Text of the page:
Stepping Stones Lighthouse


steppingNew life has been breathed into a community opportunity for seafarers and landlubbers alike … the restoration of the Stepping Stones Lighthouse, a historical treasure built in 1876 that, while still guiding commercial vessels and recreational boaters safely past treacherous rocks, has fallen into ruin.

On Aug. 26, an enthusiastic group of Great Neck activists met with Pamela Setchell, president of the Huntington Lighthouse Preservation Society to learn more about how a lighthouse can be saved.

Setchell, whose 28 years of involvement in saving the Huntington Lighthouse, means that she brings hands-on expertise in navigating red tape, recruiting and motivating volunteers, running successful, fun-filled fundraisers and shining a light on the real benefits to a community when a lighthouse is rescued from demolition.

She said: “Stepping Stones is a gorgeous lighthouse … and has good bones, although they are broken bones. The condition of the lighthouse is just sinful … there’s a hole in the roof, it’s ripped apart on the inside, but there’s good news. It’s considered a class one lighthouse, meaning that it’s a very important aid to navigation, and would be eligible for a number of grants.” The estimate for restoration is $4 million.

Setchell says it is essential that local groups from the surrounding communities “wrap their arms” around the project. The National Park Service has been divesting itself of lighthouses around the country and first awarded stewardship of the lighthouse to the Town of North Hempstead in 2008, but recently requested a return of the keys because the town had made no progress in the preservation. The federal agency reached out to Setchell to take over the responsibility of the project due to her proven track record.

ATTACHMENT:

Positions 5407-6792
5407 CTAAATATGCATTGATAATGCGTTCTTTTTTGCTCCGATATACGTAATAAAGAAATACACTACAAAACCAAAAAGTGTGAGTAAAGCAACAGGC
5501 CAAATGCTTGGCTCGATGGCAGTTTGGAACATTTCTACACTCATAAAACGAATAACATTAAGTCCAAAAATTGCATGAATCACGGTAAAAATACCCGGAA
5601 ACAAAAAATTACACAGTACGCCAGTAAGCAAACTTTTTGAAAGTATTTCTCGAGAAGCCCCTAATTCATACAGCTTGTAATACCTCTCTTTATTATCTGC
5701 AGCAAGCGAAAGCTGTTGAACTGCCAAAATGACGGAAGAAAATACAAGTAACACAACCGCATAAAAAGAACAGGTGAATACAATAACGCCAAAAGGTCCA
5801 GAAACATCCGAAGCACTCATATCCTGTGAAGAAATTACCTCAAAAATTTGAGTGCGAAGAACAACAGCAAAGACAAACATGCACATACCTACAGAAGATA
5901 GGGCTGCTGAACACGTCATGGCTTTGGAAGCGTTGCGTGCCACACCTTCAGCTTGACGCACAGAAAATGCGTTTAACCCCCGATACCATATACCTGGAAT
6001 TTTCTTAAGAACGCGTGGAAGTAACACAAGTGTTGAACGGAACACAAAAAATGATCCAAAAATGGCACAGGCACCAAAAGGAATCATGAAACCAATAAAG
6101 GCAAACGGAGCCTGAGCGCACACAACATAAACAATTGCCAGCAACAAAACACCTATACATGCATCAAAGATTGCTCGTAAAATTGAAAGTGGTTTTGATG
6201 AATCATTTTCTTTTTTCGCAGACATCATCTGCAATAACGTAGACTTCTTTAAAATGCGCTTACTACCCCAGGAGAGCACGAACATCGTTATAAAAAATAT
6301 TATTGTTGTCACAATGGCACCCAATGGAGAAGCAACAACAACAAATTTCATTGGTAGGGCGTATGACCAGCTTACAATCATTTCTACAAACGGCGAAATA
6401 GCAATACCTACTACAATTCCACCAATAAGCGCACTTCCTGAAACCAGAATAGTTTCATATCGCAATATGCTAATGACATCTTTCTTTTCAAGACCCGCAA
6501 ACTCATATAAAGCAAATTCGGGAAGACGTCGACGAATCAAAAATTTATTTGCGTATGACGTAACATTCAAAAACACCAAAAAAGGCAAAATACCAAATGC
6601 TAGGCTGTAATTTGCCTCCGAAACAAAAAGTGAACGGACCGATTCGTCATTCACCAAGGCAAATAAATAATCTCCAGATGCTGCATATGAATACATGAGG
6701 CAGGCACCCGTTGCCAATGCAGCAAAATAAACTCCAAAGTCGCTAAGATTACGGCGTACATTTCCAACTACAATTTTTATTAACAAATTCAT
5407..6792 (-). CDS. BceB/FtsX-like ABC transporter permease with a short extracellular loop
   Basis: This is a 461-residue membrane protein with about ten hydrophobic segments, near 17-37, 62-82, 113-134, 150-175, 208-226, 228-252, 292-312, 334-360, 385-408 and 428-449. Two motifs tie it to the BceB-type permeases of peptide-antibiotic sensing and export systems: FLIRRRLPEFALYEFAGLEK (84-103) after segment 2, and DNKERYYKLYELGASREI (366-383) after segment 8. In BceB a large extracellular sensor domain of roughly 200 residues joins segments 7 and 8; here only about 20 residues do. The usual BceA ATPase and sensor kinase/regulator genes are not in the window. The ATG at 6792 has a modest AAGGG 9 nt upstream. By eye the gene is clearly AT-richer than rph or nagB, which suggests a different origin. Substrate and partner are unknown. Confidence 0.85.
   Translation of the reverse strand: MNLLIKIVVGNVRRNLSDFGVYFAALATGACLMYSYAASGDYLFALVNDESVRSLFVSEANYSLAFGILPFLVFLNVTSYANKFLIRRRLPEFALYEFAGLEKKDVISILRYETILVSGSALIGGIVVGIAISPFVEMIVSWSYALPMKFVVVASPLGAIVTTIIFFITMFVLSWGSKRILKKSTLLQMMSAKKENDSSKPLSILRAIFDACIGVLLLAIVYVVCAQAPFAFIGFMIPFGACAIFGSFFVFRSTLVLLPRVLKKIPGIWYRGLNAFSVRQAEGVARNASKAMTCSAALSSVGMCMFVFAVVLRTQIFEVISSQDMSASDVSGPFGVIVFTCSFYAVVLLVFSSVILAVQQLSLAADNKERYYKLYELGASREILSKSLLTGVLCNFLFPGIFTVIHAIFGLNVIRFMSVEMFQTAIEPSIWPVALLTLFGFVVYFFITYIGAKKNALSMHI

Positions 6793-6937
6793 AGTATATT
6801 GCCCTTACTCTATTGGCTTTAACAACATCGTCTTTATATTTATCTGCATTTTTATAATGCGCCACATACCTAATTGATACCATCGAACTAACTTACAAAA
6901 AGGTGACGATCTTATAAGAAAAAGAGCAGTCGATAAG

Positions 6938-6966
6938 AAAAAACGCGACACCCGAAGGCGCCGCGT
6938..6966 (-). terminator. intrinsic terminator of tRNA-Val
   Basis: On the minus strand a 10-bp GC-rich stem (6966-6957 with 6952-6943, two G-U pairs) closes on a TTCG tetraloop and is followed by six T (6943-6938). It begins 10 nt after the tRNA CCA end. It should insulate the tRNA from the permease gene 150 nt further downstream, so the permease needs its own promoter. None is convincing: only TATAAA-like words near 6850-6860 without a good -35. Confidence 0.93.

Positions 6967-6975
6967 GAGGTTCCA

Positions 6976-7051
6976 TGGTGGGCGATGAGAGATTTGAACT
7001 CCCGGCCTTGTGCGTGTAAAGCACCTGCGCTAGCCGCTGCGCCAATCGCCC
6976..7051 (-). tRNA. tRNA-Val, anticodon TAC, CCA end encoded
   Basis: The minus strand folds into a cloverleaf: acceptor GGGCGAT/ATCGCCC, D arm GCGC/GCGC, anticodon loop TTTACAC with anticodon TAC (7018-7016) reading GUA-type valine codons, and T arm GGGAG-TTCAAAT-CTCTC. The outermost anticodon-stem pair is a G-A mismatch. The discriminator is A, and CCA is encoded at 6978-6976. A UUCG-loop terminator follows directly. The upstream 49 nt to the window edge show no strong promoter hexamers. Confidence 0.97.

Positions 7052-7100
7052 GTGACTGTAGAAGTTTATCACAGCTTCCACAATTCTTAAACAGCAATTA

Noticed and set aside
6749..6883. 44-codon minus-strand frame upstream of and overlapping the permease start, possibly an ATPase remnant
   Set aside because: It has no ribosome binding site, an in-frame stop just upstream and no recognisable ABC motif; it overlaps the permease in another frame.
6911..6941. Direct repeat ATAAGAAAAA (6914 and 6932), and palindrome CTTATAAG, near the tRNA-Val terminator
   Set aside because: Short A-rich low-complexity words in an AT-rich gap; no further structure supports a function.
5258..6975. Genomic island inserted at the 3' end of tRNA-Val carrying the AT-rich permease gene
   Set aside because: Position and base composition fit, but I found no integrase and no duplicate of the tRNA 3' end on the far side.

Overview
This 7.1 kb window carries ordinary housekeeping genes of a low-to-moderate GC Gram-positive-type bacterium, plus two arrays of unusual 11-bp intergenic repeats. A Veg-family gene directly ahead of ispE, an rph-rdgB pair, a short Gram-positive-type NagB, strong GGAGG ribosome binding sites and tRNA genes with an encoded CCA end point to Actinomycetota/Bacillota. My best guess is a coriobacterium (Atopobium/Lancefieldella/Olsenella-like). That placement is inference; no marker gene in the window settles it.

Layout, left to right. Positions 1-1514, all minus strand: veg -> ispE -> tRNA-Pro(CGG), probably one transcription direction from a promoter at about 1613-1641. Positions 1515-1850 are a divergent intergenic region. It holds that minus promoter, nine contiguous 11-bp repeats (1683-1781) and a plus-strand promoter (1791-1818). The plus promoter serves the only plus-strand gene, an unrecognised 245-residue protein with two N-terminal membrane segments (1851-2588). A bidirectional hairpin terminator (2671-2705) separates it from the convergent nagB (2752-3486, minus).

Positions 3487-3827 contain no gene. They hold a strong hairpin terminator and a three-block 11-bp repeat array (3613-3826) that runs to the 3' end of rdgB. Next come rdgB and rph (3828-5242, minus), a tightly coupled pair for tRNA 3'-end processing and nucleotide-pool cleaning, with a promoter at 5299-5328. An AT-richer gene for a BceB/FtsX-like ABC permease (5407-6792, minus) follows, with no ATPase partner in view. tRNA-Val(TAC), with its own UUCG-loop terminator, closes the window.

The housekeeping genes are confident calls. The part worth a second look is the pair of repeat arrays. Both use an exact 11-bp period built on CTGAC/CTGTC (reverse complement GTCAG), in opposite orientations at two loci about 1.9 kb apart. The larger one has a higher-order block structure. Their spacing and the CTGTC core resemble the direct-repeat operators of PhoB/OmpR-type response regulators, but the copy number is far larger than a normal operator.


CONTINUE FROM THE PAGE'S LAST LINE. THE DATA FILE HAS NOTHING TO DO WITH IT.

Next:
After much investigation, Setchell decided to get involved after she became aware that local groups are prepared to roll up their sleeves to work on it. She made it clear that the Huntington Lighthouse Preservation Society will not have any connection to this project. She has formed a new not-for-profit, the Northeast Lighthouse Preservation Group to be the legal entity involved in making the official proposal for stewardship.

The most urgent need for the lighthouse is roof repair to protect it from the elements; however, a floating pier is needed for transferring material and equipment for construction. Setchell says that raising private funds for these two items is more efficient that trying to obtain a grant; grants will be needed later.

Town of North Hempstead Clerk Leslie Gross had reached out to encourage Setchell to get involved and at the meeting called her “dynamic … she knows the ropes and will be a fantastic steward.”

There were many different groups represented at the meeting as well as a number of interested individuals. Alice Kasten, president of the Great Neck Historical Society said that members of the society are very positive about the project and will offer their support.